Approaching three years since it last happened, Urban Meyer still recalls what it feels like to lose a game. But with so much time having passed, the pain is more memory than present moment. It is like remembering the sting of the doctor’s needle vs. experiencing it live.
“Do I still have it?” Meyer said of the feeling that accompanies a loss. “Yeah, I just want to avoid it at all costs. That ‘L’ word is not a good word for anyone.”
These are heady times for the Buckeyes and their coach. Ohio State has won 20 consecutive games, going 12-0 last year and 8-0 this season. Meyer’s run of perfection stands at 21, dating to the end of the 2010 season, when his Florida Gators defeated Penn State 37-24 in the Outback Bowl.
The Buckeyes last lost on Jan. 2, 2012, when Florida, coached by Will Muschamp, won 24-17 in the Gator Bowl.
Meyer’s last ‘L’ occurred on Nov. 27, 2010, when Florida State stuck it to the Gators 31-7 in the regular-season finale. Meyer left coaching soon after, spending the 2011 season in the ESPN broadcast booth.
So, where Ohio State and Meyer are concerned, the only thing either has lost is the hurt of losing. This is not a problem as much as a potential motivational predicament.
Coaches love to remind players never to forget the sour taste of losing. That way, the next time a game is on the line, the players will recall the nasty flavor of defeat and work harder not to swallow a loss.
But what to do when losing only happens in theory? Certainly, Ohio State’s upperclassmen still remember the 2011 season that ended with a 6-7 record.
“It’s not a good feeling, and something I don’t ever want to do again,” senior kicker Drew Basil said.
But none of Ohio State’s true sophomores has ever lost in college. Besides redirecting them to high-school defeats, how to deliver a cautionary message?
Coach: Remember when you couldn’t sleep after the game because you wondered what you might have done differently to help avoid the loss?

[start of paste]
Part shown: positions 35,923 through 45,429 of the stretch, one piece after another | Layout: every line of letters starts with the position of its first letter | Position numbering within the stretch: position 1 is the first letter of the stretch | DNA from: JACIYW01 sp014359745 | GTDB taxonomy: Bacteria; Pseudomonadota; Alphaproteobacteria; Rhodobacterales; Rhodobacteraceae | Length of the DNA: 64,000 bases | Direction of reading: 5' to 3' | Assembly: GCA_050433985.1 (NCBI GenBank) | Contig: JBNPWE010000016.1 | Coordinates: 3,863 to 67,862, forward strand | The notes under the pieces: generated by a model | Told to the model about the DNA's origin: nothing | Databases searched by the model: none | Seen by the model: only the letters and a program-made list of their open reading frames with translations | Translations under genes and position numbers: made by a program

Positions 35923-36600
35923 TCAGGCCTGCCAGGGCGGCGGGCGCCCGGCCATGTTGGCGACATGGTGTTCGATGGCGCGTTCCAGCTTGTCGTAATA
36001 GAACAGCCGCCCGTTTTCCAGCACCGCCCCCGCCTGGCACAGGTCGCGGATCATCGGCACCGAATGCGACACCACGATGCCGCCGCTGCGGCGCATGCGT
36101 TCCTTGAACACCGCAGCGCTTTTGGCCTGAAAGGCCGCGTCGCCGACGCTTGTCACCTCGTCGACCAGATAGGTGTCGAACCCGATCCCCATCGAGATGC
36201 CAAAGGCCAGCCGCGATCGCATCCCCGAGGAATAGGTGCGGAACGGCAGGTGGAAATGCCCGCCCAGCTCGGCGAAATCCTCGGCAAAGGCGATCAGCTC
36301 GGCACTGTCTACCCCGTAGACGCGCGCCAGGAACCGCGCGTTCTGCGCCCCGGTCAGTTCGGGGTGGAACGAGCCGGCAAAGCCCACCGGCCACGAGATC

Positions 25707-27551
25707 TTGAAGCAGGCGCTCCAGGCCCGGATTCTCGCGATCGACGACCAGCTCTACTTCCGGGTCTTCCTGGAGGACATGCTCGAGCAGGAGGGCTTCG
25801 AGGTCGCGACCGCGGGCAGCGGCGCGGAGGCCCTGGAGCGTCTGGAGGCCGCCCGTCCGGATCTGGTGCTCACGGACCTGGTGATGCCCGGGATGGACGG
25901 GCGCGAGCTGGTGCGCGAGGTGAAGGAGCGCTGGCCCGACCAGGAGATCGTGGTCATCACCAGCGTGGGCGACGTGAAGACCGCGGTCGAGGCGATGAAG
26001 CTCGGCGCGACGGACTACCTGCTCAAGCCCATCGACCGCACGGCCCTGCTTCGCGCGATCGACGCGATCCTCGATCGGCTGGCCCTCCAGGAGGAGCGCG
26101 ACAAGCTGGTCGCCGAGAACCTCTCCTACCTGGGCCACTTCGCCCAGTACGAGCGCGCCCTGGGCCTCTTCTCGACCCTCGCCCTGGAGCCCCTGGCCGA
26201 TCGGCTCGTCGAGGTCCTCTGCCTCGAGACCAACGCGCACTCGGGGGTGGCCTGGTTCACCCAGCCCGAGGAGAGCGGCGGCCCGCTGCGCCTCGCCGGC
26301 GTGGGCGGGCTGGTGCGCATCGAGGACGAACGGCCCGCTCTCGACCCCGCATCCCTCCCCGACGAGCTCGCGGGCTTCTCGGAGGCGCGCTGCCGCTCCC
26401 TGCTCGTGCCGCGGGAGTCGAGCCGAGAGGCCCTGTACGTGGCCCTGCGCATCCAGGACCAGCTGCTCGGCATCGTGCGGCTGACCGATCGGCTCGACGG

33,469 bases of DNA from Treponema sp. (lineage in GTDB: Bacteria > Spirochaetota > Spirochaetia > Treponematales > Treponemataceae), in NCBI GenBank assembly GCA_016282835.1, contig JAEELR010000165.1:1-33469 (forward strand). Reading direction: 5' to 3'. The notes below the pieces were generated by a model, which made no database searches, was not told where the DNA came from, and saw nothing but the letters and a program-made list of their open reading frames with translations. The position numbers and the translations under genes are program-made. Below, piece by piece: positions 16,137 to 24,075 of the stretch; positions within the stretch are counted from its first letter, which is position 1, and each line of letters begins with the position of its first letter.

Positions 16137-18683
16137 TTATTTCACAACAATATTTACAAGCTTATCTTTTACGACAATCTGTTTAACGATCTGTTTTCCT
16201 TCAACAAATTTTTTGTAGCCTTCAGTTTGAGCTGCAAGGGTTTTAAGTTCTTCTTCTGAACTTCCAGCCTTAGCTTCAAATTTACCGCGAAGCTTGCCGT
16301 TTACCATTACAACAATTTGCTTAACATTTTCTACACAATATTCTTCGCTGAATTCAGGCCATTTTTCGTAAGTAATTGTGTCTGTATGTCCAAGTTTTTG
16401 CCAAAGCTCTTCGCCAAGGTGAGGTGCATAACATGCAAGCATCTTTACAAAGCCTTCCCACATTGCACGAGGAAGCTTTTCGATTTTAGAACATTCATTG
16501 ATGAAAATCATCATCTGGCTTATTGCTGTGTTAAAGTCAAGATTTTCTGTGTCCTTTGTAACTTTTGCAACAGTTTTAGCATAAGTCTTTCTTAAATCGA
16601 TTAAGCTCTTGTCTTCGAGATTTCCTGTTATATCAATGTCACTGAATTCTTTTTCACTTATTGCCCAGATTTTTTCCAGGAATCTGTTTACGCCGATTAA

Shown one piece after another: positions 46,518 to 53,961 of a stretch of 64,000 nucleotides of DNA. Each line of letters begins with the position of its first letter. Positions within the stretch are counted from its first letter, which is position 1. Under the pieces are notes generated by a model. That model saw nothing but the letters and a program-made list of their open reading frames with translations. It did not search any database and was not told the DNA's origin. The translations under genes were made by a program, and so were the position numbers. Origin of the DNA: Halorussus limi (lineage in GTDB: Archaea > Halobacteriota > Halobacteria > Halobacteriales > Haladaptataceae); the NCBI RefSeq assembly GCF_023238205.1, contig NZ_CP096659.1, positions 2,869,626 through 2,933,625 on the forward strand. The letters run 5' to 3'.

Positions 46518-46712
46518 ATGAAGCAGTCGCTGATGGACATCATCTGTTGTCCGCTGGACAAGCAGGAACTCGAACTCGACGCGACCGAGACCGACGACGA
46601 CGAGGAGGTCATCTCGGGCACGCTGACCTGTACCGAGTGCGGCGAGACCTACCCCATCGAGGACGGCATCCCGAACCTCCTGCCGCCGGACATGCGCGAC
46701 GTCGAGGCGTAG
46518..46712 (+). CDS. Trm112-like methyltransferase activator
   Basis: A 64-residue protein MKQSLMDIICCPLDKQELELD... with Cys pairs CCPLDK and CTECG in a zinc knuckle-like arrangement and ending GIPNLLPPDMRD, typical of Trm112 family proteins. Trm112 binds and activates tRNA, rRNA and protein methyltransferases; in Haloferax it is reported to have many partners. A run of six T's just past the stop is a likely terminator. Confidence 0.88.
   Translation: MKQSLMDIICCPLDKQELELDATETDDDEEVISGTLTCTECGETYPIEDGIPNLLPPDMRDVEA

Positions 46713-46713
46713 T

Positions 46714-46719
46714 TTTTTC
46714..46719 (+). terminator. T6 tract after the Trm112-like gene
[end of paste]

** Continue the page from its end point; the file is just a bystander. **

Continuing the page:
Player: Uh, I’ve never lost.
Meyer mentioned how the coaching staff does a good job of making sure players never get comfortable. It’s one reason why every drill includes some kind of competition, where one side wins and the other loses. Meyer, who earned his undergraduate degree in psychology, knows how to manufacture angst.
“We’re pretty good agitators around here,” he said.
Still, it can be difficult to convince 18- and 19-year-olds that losing is the worst feeling in the world, especially when they have not experienced it in a while. So a different form of motivation is required to get the message across. In a twist on the “losing really hurts” mantra, the best coaches dig a little deeper into their players’ psyches. Instead of focusing on the sting of losing, they rely on the greater fear of failure.
Some of the legends of sports, from Michael Jordan to Joe Montana and Wayne Gretzky, have admitted that fear of failure motivated them more than success inspired them.
The challenge for any coach, then, is to channel that fear into producing positive results instead of having it make the athlete curl up in a corner.
Ohio State tight ends coach Tim Hinton explained how it gets accomplished:
“Coach Meyer is always talking about ‘the grind.’ That’s who we are,” Hinton said. “And one of the sayings on my tip sheet every week is, ‘The pain of regret is much greater than the pain of the grind.’ ”
Essentially, Hinton jabs at the core of a competitor’s heart by targeting the reality that the agony of “what might have been” trumps even the empty feeling that follows a loss.
It is one thing to hate losing, but even more powerful to fear what could be lost. Such as a national title.
Rob Oller is a sports reporter for The Dispatch.